A steep snow slope got the blood flowing to the legs, and our first difficulty of the day approached after a long slog up, the top of the Inaccessible Pinnacle came into view. It was a cold climb up the East Ridge,which had very little snow left on it other than the ledges and summit,followed by a swift abseil and getting the gloves back on. The rock was cold due to the lack of sun, with grey clouds in an overcast sky. I was getting paranoid now, and kept thinking I could feel droplets of rain, it may have been nerves as an imposing climb and committing section of ridge lay ahead. The closer we got to the next climb, the easier angled and achievable it became, with ramps of snow weaving up the climb with steps between the ledge systems of rock.
Abseiling of the Inaccessable Pinnacle
 I upped the ante along the next section, unsure of the weather and not wanting to get caught out now we were committed. The section passed smoothly, and descending into the TD gap proved to be the last of the difficulties. The ridge continued with pleasant scrambling and snow slopes tofinish on the summit of Gars-bheinn at 3pm. We had spent 16 1/2 hours on theridge.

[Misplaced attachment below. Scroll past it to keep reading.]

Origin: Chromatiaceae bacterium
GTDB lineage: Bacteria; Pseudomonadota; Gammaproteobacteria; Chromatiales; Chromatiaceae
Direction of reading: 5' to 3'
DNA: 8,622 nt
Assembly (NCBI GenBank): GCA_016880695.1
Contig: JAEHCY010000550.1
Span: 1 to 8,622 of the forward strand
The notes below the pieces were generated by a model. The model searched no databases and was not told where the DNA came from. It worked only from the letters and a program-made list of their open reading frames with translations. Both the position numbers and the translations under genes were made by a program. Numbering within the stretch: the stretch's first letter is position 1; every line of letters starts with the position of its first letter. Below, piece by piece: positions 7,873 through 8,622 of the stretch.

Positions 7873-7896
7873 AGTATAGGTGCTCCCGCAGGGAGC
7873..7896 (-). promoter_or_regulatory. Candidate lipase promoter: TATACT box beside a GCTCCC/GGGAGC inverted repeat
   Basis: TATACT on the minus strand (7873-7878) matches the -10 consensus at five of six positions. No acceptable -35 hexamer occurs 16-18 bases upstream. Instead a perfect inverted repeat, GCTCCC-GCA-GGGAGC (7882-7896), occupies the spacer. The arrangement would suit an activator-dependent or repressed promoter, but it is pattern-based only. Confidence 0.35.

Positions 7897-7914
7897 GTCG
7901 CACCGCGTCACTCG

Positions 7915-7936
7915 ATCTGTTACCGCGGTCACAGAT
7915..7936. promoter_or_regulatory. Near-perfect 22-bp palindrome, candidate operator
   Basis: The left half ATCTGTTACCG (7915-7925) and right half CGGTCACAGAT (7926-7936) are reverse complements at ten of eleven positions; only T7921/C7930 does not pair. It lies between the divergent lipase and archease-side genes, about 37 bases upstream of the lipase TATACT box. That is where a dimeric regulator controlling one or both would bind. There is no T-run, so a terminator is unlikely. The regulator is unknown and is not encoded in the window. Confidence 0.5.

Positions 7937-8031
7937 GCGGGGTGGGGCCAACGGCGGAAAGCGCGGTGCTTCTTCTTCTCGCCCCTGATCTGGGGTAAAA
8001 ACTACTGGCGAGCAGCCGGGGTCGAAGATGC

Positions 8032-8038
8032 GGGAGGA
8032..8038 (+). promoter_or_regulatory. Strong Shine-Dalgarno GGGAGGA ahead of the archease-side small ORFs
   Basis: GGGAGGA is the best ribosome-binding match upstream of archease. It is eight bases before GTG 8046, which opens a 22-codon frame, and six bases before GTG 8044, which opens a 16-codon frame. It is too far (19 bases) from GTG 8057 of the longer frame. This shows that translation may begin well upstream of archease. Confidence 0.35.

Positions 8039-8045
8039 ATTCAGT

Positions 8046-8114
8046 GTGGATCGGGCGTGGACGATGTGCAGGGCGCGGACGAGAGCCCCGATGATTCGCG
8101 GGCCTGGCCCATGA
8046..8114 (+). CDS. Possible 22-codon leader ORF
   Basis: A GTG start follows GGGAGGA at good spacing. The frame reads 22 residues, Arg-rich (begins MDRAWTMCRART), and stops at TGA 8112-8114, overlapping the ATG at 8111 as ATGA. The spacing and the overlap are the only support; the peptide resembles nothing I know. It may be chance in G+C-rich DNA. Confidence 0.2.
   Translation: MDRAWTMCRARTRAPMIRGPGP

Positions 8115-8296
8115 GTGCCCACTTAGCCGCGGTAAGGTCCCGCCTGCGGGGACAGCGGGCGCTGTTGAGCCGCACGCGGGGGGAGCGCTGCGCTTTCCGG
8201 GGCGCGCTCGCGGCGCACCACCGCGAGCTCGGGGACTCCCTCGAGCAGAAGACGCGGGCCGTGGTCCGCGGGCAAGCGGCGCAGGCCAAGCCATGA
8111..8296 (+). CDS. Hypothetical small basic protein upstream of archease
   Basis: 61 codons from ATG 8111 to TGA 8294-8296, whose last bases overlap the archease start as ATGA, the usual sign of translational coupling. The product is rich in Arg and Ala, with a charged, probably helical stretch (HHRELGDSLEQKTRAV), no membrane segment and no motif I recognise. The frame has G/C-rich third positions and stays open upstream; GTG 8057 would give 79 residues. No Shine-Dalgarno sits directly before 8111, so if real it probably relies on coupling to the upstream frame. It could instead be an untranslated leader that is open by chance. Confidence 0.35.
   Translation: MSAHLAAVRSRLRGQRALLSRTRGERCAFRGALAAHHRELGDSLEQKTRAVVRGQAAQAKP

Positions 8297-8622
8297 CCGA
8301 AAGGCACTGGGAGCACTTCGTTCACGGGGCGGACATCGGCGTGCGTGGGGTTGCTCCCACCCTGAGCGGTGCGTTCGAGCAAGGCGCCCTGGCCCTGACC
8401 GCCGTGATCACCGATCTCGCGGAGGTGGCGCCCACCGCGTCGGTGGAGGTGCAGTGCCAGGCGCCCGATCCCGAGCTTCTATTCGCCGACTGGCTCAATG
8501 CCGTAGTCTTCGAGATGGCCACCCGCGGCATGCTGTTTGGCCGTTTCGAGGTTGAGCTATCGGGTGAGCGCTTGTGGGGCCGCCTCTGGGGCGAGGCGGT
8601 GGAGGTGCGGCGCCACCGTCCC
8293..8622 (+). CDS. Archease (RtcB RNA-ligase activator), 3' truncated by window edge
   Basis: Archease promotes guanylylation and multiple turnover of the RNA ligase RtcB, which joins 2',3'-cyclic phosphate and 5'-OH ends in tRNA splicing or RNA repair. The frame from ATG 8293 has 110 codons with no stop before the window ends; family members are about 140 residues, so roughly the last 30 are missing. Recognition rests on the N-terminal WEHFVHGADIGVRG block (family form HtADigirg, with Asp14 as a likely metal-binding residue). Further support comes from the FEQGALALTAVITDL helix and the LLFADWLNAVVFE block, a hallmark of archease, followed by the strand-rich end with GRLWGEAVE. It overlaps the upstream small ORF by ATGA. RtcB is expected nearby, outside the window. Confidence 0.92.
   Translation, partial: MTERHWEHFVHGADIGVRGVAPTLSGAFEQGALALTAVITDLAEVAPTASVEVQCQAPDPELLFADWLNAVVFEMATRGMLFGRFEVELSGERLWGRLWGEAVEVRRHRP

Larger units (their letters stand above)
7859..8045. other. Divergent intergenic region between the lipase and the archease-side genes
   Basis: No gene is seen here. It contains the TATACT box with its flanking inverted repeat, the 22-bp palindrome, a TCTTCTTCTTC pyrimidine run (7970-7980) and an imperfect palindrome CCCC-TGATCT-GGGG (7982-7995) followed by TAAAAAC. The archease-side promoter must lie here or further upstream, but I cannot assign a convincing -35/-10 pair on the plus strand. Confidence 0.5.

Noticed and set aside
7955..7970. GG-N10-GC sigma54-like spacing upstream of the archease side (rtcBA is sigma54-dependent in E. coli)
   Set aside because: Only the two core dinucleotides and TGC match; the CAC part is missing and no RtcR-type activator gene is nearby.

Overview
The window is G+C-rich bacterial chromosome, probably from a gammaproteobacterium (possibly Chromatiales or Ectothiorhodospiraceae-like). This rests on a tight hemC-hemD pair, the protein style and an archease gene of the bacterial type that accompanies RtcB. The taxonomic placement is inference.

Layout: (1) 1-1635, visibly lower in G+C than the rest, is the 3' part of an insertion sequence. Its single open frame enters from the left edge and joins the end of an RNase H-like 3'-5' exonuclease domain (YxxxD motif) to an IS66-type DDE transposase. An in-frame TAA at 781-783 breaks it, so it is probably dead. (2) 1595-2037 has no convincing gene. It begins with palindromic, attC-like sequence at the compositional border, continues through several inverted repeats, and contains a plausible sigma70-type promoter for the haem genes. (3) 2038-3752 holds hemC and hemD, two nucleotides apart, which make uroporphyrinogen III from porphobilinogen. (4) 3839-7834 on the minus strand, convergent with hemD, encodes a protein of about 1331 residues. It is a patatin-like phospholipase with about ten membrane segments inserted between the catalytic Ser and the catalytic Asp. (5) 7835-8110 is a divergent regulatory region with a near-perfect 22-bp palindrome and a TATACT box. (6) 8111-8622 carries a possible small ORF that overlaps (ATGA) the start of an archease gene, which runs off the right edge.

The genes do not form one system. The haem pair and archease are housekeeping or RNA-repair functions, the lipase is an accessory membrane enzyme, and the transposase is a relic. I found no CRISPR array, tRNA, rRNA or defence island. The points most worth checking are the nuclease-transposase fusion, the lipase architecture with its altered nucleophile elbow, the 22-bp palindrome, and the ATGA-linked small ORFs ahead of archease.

This definitely was the finale to an amazing winter. I don’t think it has really sunk in what we have achieved. I found it amazing how such a series of peaks and ridges appears almost from the sea, and throws up so many challenges along its length. To climb this ridge in winter really has been anopportunity that I couldn’t afford to have missed and I feel privileged to have had the chance to complete early in my mountaineering career. I have come across this quote, which happens to come from Skye mountain rescue sums them up: ‘Do not come to the Cuillin Ridge without cutting your teeth elsewhere in Scotland. Do not rush the Cuillin. Although eroding they will still be there tomorrow. Fear them, maybe doubly respect them and you will have many great mountain days within their aura.’

Wednesday, 3 April 2013

Changing winter plans in the Scottish Highlands

After a couple of weeks off from my last trip up to Scotland, I was keen to squeeze in one more and take advantage of the extended season and this settled weather, probably my last for the season. A plan was hatched, 7 days, Torridon, Ben Nevis then Glen Coe. I should have learnt by now that my plans never quite fall into place.